It is well known that significant barriers exist between morbidly obese patients and bariatric surgical treatment, and, although these barriers exist for both men and women, there is clearly a gender disparity with far fewer eligible men receiving appropriate treatment, according to researchers from Department of Surgery, Boston Medical Center, Boston University School of Medicine, Boston, MA. The findings were featured in the paper, ‘Gender disparities in weight loss surgery’, published in the MIS journal Metabolic and Bariatric Surgery.
The authors noted that less than 1% of Americans medically eligible for bariatric surgery actually undergo treatment and whilst the prevalence of obesity among men and women is similar in the general population, there is a substantial gender disparity with women comprising over 80% of patients undergoing bariatric surgery.
To investigate possible reasons for this disparity, they assessed recent studies reporting the demographic trends in bariatric surgery, as well as studies examining utilisation and outcomes with a focus on gender disparities. They reported that several studies demonstrate that a higher proportion of female bariatric surgery patients are younger (less than 45 years old), compared to their male surgical counterparts. They hypothesise that this may be due to strong cultural and social pressures to seek a thin body weight ideal resulting in higher patient request and referral for surgical evaluation. Indeed, about half of the referrals for female patients are initiated by patients rather than by primary care physicians or other referring doctors. They also noted that bariatric surgery utilisation by young women may reflect fertility issues as a result of obesity.
Conversely, male patients typically present for surgery at an older age and with more comorbidities, including more than double the prevalence of coronary artery disease and history of myocardial infarction compared to their female counterpart. In addition, men are significantly more likely than women to drop out of the process without undergoing surgery (p<0.001).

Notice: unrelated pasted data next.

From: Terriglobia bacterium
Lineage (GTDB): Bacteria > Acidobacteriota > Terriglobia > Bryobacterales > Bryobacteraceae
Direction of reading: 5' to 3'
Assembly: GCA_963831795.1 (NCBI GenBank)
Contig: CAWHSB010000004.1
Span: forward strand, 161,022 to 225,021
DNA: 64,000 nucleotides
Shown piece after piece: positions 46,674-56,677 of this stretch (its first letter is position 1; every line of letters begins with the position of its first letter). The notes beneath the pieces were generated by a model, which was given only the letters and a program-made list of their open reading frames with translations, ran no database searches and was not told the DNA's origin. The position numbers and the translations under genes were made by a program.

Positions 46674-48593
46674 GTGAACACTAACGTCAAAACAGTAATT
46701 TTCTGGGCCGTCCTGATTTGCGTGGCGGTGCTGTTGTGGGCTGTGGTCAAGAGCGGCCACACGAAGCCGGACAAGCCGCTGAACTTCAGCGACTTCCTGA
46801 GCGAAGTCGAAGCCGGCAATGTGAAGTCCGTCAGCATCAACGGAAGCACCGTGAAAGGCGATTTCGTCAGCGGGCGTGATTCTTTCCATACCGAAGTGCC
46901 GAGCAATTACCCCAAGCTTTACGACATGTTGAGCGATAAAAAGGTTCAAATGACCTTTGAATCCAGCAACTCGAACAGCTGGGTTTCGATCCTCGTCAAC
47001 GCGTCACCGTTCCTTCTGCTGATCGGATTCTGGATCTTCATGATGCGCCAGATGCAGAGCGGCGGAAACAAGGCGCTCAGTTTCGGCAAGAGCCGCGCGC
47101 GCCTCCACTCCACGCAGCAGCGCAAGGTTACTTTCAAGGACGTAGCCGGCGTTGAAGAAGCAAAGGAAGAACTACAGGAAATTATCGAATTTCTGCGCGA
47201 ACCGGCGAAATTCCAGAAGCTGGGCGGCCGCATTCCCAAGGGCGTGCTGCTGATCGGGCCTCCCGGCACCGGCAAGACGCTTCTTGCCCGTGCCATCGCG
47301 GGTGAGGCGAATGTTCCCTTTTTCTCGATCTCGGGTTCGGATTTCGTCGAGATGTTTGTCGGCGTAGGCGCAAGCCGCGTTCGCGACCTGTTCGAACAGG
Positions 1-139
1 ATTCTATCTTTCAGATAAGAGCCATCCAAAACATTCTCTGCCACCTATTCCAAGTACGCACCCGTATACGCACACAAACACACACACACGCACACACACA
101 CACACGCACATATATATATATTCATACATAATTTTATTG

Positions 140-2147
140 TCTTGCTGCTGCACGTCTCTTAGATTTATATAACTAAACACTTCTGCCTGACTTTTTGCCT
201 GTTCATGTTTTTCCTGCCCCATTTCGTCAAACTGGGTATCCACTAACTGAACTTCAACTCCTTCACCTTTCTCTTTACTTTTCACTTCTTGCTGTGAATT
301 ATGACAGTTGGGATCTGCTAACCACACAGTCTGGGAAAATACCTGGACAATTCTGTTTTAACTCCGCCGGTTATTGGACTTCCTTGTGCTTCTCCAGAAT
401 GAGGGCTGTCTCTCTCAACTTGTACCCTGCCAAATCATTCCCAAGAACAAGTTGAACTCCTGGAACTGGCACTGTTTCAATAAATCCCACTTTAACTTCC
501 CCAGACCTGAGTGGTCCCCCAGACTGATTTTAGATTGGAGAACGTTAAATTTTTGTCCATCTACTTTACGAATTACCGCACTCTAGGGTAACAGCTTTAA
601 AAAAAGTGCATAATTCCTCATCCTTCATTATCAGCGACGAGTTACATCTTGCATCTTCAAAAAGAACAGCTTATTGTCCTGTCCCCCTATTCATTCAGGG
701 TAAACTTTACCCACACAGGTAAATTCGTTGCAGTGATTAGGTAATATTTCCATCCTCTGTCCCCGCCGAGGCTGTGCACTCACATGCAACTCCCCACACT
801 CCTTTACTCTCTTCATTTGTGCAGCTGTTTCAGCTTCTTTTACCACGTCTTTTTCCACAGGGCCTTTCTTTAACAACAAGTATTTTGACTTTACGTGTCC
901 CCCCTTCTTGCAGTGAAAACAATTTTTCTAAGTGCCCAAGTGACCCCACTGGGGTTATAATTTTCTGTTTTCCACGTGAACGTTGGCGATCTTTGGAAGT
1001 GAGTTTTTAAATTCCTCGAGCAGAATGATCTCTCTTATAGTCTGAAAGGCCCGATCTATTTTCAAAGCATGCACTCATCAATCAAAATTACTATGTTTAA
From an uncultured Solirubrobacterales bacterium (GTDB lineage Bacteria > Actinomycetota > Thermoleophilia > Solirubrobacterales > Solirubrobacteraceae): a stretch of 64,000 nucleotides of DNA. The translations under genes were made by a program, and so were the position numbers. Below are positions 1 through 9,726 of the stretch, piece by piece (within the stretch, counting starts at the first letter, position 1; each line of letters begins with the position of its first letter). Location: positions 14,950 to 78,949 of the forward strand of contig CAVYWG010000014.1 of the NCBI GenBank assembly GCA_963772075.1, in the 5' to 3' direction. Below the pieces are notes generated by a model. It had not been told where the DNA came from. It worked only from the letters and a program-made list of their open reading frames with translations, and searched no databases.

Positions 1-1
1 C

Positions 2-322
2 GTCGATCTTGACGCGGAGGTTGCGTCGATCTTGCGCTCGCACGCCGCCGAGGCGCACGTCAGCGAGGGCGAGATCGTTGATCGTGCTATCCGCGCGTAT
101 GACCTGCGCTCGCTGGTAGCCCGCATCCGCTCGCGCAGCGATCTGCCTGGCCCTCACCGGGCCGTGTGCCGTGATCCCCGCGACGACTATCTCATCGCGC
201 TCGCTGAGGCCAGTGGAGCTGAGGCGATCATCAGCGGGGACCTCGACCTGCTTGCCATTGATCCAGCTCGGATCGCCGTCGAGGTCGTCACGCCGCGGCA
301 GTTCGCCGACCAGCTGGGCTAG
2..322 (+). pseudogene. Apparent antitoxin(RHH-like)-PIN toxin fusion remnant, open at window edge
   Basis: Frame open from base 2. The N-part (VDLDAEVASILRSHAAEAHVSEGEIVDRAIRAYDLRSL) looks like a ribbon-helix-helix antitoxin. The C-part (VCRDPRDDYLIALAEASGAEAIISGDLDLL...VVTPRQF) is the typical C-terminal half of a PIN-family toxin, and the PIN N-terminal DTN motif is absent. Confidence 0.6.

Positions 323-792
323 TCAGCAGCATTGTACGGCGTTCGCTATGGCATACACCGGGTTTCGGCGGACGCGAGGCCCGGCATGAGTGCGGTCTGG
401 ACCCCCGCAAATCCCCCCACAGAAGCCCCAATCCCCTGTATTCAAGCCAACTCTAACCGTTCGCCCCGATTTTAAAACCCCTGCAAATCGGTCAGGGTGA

Furthermore, men are less likely to have an accurate weight perception, weight dissatisfaction and attempted weight loss, suggesting a culture influence perceptions of ideal body weight, as well as weight-related social stigma, self-esteem, public distress and physical functioning.
“These studies suggest that psychosocial distress associated with obesity is more strongly experienced by women and perhaps may explain part of the trend to presentation at a younger age, when social and cultural pressures are strongest…” they write. “Thus, a vital step in counselling patients for weight loss and consideration of bariatric surgery may involve helping patients identify morbid obesity as a serious health problem through its impact on aspects of day-to-day life that matter most to the individual, with sensitivity to gendered patterns of self-perception and coping with obesity-related impairments.”
In a study by Wee et al (Sex, race, and consideration of bariatric surgery among primary care patients with moderate to severe obesity. J Gen Intern Med 2014;29:68-75), which explored demographic and quality of life factors affecting patient consideration of bariatric surgery, they reported that the majority of patients were aware of weight loss surgery, and overall 37% had ever seriously considered undergoing surgical treatment. However, 40% of women had considered surgery compared to 22% of men (p<0.05). Only 35% of this patient cohort reported ever having received information about surgical weight loss options from a provider, with no gender differences. However, women were more likely to have received a physician recommendation for surgery compared to men (22% vs. 14%, p<0.05).
Although referral patterns seem to be a larger barrier for access to weight loss surgery, the authors noted that patient selection by bariatric surgeons may also be implicated in the gender disparity. However, the overrepresentation of women undergoing bariatric surgery likely occurs prior to evaluation by a bariatric surgeon and is either related to referral patterns or patient preference.
“Primary care providers, who continue to be the most important source of patient referral, are in a frontline position to identify patients who may benefit from surgery and to understand patients’ health-related and social values, working closely with those who may be reticent to consider bariatric surgery and less likely to independently express interest in a surgical evaluation when appropriate,” the authors concluded. “Individualised multidisciplinary support remains vital throughout both the evaluation and treatment process to ensure commitment to surgery and long-term success, as surgical weight loss can truly result in profound positive changes across all aspects of life.”
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